I’m not the first to derive comfort from poetry. Apollo was the god of poetry as well of medicine. In 1751 Benjamin Franklin founded the first American hospital, the Pennsylvania Hospital, where reading and creative writing were among the treatments prescribed for mental illness. Freud, Adler, Jung and others recognised the healing power of words, and this led to the 1969 founding of the Association of Poetry Therapy.
Nowadays, figures in the literary and philosophical worlds advocate their own brands of healing words. Alain de Botton'sThe School of Life has recently begun courses in mindfulness and poetry. William Sieghart, the founder of the Forward Poetry Prize, invites audience members at literary festivals to request “Poetry Prescriptions” to suit their specific emotional and psychological needs. As Boris the bard, endorsing the importance of poetry, humorously suggests, “There is no known disaster, That poetry can’t master.”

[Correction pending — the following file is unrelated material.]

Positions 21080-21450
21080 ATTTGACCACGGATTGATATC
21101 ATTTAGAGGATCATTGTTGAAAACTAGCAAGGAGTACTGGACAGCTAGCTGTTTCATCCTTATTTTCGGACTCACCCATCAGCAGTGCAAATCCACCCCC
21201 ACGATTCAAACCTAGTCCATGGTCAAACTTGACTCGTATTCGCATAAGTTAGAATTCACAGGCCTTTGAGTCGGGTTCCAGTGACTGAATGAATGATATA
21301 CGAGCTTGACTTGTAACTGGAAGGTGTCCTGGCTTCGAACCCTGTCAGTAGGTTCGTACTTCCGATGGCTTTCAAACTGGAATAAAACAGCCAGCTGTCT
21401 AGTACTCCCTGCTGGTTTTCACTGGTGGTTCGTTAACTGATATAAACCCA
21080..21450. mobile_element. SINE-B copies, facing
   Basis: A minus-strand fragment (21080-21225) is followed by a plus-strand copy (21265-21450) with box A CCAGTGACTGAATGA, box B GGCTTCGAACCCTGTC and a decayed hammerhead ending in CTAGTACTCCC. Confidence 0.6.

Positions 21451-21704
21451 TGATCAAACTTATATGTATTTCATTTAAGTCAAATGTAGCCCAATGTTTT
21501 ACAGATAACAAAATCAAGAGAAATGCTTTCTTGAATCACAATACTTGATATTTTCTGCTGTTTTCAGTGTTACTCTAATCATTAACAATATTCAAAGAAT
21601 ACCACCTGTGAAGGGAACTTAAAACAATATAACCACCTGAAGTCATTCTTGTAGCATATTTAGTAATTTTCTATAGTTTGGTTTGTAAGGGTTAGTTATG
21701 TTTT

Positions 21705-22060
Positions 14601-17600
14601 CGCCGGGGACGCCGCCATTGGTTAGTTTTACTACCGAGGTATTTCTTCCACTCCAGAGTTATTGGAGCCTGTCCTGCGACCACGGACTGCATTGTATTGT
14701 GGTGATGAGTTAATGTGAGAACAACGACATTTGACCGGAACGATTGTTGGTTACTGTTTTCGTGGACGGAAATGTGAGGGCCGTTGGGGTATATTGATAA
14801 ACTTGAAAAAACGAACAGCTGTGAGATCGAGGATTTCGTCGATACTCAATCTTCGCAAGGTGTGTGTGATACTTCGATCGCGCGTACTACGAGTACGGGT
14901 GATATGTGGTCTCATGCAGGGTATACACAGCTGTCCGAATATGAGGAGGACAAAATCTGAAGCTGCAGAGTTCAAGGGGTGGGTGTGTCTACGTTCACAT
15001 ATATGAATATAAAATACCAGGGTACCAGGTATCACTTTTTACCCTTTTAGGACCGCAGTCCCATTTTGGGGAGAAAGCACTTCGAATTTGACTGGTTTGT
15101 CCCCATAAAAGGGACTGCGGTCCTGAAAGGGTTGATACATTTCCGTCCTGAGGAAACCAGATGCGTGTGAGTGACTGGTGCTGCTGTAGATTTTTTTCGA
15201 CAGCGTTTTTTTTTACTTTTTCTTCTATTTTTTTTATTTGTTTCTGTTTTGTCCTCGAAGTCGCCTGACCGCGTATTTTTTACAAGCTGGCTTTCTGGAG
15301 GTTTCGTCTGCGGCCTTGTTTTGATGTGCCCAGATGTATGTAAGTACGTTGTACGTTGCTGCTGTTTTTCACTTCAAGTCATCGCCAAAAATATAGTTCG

There’s even some scientific evidence that poetry changes the way we think. The arrangement of poetry, even the clearest, has different conventions to continuous prose. This presents enough of a challenge to get our brains working differently. Research by Philip Davis and the neuroscience department of Liverpool University discovered that readers of Shakespeare, when they came across an unusual but totally comprehensible grammatical construction, would show a spike in neural activity. Even though the readers understood what was being said, their brains were shocked into activity. The requirement to concentrate in the moment helped me stop regretting the past and fearing the future in the negative mental spiral characteristic of depression.